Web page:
Further, the Menlo Report1 from the U.S. Department of Homeland Security (2012) in Science and Technology provided a set of guidelines and ethical principles for communication technology research (Throne et al., 2023). Built on the Belmont Report, the Menlo Report includes the three principles of the Belmont Report: Respect for Persons, Beneficence, and Justice. It includes a fourth principle of Respect for Law and Public Interest, and some authors have noted its relevance for biomedical computational research yet limited and dated for a contemporary data ethics framework (Hosseini et al., 2022). Many have since called for the scientific community and regulatory bodies to devote more attention and scrutiny to the ethical issues that surround big data (BD) research, including AI, ML, and DMS (Doerr & Meeder, 2022; Eto, 2022; Hosseini et al., 2022). More recently, Finn and Shilton (2023) noted the Menlo Report offered a case study in governmental ethics and the trade-offs sometimes necessary to establish ethical guidance amid rapid technological change. They explained, “The processes we observed at work during in the Menlo Report can be used as a framework not only for understanding how the development of ethics governance has proceeded in the past, but also for predicting tensions within, and perhaps improving, current and future projects that seek to bolster local ethics work with formalized governance” (Finn & Shilton, 2023, p. 335). Thus, ethical governance, such as revisiting the Belmont Report, may learn and gain understanding from these past attempts to establish contemporary ethical guidelines for this digital era.

Key Terms in this Chapter

Ubiquitous Digital Technologies: Ubiquitous digital technologies refer to all everyday objects embedding intelligent microprocessors able to create architectures that underpin ubiquitous computing, such as networking, artificial intelligence, and wireless computing. Ubiquitous technologies employ sensitive human-computer interaction without spatial or temporal constraints ( Throne et al., 2023 ).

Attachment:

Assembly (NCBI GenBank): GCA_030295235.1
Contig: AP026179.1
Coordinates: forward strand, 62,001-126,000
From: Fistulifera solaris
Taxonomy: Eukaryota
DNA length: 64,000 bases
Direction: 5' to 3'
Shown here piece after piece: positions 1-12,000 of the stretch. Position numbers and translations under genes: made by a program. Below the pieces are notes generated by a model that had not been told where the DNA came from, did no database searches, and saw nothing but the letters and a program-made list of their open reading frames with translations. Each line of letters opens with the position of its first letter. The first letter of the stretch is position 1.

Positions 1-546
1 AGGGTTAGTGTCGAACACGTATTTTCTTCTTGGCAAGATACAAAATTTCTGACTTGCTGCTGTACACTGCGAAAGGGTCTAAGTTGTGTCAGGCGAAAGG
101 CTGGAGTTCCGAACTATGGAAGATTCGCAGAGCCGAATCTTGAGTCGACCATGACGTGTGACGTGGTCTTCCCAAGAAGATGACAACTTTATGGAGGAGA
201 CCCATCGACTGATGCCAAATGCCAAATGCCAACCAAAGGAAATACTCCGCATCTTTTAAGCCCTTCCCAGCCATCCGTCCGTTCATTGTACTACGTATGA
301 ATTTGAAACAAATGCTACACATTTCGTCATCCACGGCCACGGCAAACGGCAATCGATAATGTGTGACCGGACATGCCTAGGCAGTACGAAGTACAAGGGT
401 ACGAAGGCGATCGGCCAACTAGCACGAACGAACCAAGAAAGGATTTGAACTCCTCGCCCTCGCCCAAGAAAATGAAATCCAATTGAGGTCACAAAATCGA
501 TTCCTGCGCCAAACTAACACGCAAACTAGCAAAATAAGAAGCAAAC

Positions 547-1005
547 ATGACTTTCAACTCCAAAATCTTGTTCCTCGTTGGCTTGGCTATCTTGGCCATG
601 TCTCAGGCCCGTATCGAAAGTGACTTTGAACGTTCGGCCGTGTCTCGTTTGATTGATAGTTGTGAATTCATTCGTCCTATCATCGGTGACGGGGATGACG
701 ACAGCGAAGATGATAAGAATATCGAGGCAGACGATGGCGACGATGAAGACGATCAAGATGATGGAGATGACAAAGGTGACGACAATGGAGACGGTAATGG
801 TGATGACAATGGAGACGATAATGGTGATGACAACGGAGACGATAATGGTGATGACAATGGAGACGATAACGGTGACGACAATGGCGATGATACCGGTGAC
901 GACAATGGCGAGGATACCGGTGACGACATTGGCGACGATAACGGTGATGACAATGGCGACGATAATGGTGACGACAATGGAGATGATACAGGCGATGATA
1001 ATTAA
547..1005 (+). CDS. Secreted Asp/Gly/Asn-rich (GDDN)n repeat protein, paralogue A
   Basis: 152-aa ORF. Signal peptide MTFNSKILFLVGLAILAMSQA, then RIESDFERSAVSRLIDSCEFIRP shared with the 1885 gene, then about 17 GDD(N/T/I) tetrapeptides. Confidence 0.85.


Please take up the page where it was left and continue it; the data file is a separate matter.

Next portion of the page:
Natural Language Processing: “Natural language processing (NLP) refers to “a subfield of computer science, information engineering, and artificial intelligence concerned with the interactions between computers and human (natural) language” ( Goksel & Bozkurt, 2019 , p. 236).

Institutional Review Board (IRB): The Institutional Review Board (IRB) is an administrative board established within an organization or institution to ensure the protection of the rights and welfare of human research subjects recruited to participate in research activities conducted under the organization or institutional affiliation ( Throne et al., 2023 ).

Human Research Protections Program (HRPP): A human research protections program (HRPP) is typically a collaboration between all individuals and groups involved in human subjects research including IRBs and IRB staff, principal investigators, institutional leaders, faculty research supervisors, student researchers, and others among the research community. The HRPP typically offers training, education, and other guidance to ensure research with human subjects and human subjects data is ethical, responsible, and scientifically sound ( Throne et al., 2023 ).

Data Mining/Scraping: While data mining and data scraping are often used synonymously across disciplines, the distinction between mining versus scraping typically refers to data mining as the gathering of large datasets for analysis, while data scraping involves the process of gathering large datasets. Due to the overlap in meaning, for the purposes of this chapter, the terms are concomitant.

Complete Chapter List

Search this Book: